THE PALE BLUE EYE: FULL REVIEW
The Pale Blue Eye tells a story filled with dark mysteries equal to the dark atmosphere of its gloomy winter setting. These dark elements filled with the sheer brutality of the murders that take place at West Point, make for the perfect environment to use as the backdrop of an Edgar Allen Poe origin story. Everything that writer and director Scott Cooper sets out to do in this murderous introduction to the world famous poet, he achieves. The ending admittedly I never saw coming and is revealed in such a strong manner, the world itself is built strongly, and everything on the technical level- makes this feel stronger than other 'first movie releases of the year' that we've seen prior. Yet it never fully sucked me into the gothic story it was telling.
After a gruesome murder at the United States Military Academy West Point, detective Augustus Landor (Christian Bale) sets out to solve the crime. Soon after he's joined by a young cadet, Edgar Allen Poe (Henry Melling). As the two work to solve the increasing number of murders at the academy, they find themselves falling further and further into a world of the occult and darker forces at play.
Our two leads of Bale and Melling are so strong together. They both bring these characters to life and there's a genuine level of intrigue and respect shared between the two. If you had told me that Dudley Dursley would be the member of Harry Potter to go out and take the most risky roles and have arguably the most fascinating career path, I'd never have believed you. Yet, it's Melling playing the legendary poet, who steals the spotlight every moment that he's on screen. He not only succeeds in his moment in the sun, but thrives with the spotlight on him. There's never a moment anyone else on camera took my focus the way that he does. Bale is his same grounded self, he never phones it in, and once again here he delivers a performance that will have you losing him into another new character. The rest of the ensemble does a fine enough job, but it's a heavy lifting by these two as they bring the most well written characters to life.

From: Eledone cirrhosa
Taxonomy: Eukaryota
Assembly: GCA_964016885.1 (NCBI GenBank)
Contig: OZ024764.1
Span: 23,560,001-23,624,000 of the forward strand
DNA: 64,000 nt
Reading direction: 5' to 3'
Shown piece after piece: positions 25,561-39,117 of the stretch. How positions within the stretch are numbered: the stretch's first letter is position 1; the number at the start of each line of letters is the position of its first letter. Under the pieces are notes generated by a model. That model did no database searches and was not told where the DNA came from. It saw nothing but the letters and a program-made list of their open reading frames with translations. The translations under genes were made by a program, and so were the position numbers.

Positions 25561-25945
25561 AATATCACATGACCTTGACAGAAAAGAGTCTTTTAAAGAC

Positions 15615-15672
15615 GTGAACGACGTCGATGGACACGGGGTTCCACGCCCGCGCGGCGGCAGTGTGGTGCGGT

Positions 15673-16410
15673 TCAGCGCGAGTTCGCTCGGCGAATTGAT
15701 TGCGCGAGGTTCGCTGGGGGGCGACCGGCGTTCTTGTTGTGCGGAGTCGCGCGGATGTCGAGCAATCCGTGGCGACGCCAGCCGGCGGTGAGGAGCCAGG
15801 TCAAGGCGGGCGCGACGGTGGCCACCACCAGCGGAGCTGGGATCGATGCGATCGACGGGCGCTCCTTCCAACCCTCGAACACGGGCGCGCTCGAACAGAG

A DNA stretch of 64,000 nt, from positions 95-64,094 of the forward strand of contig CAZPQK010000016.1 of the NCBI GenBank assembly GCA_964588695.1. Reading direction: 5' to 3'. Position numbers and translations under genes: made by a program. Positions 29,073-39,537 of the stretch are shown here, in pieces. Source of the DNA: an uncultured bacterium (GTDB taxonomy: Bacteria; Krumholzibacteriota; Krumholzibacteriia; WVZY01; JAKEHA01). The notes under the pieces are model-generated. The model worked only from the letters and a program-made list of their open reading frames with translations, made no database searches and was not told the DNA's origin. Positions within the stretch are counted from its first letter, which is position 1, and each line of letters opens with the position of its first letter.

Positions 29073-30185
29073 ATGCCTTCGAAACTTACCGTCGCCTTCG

The cinematography and technical areas both were pleasant, we get the perfect gothic era wintery setting to tell the story in. The score is there enough noticeable to set the tone but never taking away from the story being untold. There were times I wish I could've seen what was happening on camera a little bit better but other than that we had some strong technical moments for the film.
Unfortunately for all those strong things including a mostly strong script, not everything worked for me. While the film was filled with a number of twists that I didn't see coming, there was not enough for me outside of the performances to really hold my grasp- and attention, for those twists to be rewarding. As well, the more that we went into this dark underbelly world of the occult and the murders became the side story- the more and more I could feel my interest slipping from what was happening. After all, both elements are vital for our final act- but the pull on the one, completely unteathered the story for the other- and it led to a watch where I felt satisfied with the elements, but never enthralled with what I was watching happen in front of me.
The Pale Blue Eye is now streaming on Netflix and there's enough elements to like that maybe on your watch you'll find yourself enjoying the full story more.